All manner of strange strange creatures descended on the Royal Albert Hall on Sunday, and that was just the audience. I count myself in that, as I dizzily took my seat for the BBC’s Doctor Who Prom, the thirteenth ‘promenade’ concert in this year’s series of music events at the famed London venue. My schoolboy grin was reflected in many of the faces around me, and on the multiple video screens around the hall as the television camera swooped in on a few particularly excited individuals clutching and waving homemade paraphernalia. One audience member simply waved a much sought after ticket at the camera and the audience erupted… this, it seemed, was not to be your average visit to the Proms.
Having had the great honour of writing the programme notes for this concert I knew what to expect musically from the two hours ahead of me, but what followed surprised and delighted me and the few thousand people who had shown up on one of the hottest days of the year to celebrate all things Who. This event was so much more than a music concert and while Murray Gold’s thrilling themes and suites dazzled on stage, it was apparent from the very beginning that this would be a very theatrical experience and one we wouldn’t forget in a hurry.
The BBC Philharmonic Orchestra and Choir had to have their wits about them as conductor Ben Foster (the show’s regular orchestrator and conductor) led them through some of the last four year’s most exciting music. Of course they performed it fantastically well, but it was a small shame that the BBC National Orchestra of Wales hadn’t been invited to perform. This is their music after all and their presence would have completed the ‘family’.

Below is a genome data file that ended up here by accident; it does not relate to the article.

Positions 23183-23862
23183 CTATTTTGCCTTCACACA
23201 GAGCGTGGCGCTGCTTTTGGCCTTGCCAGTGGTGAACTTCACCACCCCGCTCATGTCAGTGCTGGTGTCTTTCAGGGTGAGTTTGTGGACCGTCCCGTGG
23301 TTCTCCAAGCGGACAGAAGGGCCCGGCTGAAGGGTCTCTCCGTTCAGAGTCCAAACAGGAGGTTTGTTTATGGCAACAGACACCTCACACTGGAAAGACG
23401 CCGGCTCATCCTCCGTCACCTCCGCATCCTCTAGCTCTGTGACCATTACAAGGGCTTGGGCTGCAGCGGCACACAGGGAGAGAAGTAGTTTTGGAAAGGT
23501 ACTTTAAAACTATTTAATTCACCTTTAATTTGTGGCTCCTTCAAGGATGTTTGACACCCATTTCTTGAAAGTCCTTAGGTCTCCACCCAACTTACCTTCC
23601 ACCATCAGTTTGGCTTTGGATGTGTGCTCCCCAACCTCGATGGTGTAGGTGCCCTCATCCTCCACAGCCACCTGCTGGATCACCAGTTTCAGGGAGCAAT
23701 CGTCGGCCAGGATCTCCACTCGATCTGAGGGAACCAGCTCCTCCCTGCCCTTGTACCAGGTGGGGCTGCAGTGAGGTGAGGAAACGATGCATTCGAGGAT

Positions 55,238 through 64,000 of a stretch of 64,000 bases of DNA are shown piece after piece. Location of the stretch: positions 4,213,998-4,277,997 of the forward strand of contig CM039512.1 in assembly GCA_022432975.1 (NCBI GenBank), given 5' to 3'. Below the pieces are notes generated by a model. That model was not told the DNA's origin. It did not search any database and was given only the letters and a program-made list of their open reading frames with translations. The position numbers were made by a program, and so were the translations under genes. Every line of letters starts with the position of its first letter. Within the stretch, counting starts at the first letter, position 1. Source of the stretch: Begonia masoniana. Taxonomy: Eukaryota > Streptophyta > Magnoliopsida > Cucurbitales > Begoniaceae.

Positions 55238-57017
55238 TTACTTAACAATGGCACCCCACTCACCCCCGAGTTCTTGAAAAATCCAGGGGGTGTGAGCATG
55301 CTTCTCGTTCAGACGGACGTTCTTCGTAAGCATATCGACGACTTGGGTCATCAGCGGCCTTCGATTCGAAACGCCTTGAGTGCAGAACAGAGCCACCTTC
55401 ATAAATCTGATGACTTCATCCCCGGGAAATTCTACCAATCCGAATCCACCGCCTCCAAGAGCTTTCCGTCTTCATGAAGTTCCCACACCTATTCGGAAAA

With the iconic TARDIS glowing centre stage behind the performers this was a fan’s dream, and it didn’t stop at the blue box. The energetic piece ‘All the Strange Strange Creatures’ paved the way for just that as fully costumed and made-up monsters from the series marched down the aisles. We were invaded by the Rhinocerous-like Judoon, who took great delight in scanning/marking small children as they passed, while a small legion of Cybermen made their way into the pit and, living up to their scary onscreen image, incited shrieks from the children, who clamoured for the safe clutches of their parents. Doctor Who had been brought to life before our eyes.
Our main host for the show was Freema Agyeman , better known as Martha Jones in the series. She took the daunting task in her stride, appearing at various places in the hall to present her pieces to camera – and to us. Noel Clarke and Camille Coduri (aka Mickey Smith and Jackie Tyler) also took to the stage to introduce a section of the concert; each received an excited reception from their fans, who could barely contain their excitement at seeing the stars of this amazingly popular series. The biggest reaction though came at the surprise appearance of Catherine Tate, who introduced the music for her own character Donna Noble. It was a lovely surprise for fans as Tate has become such a popular figure in the Who universe.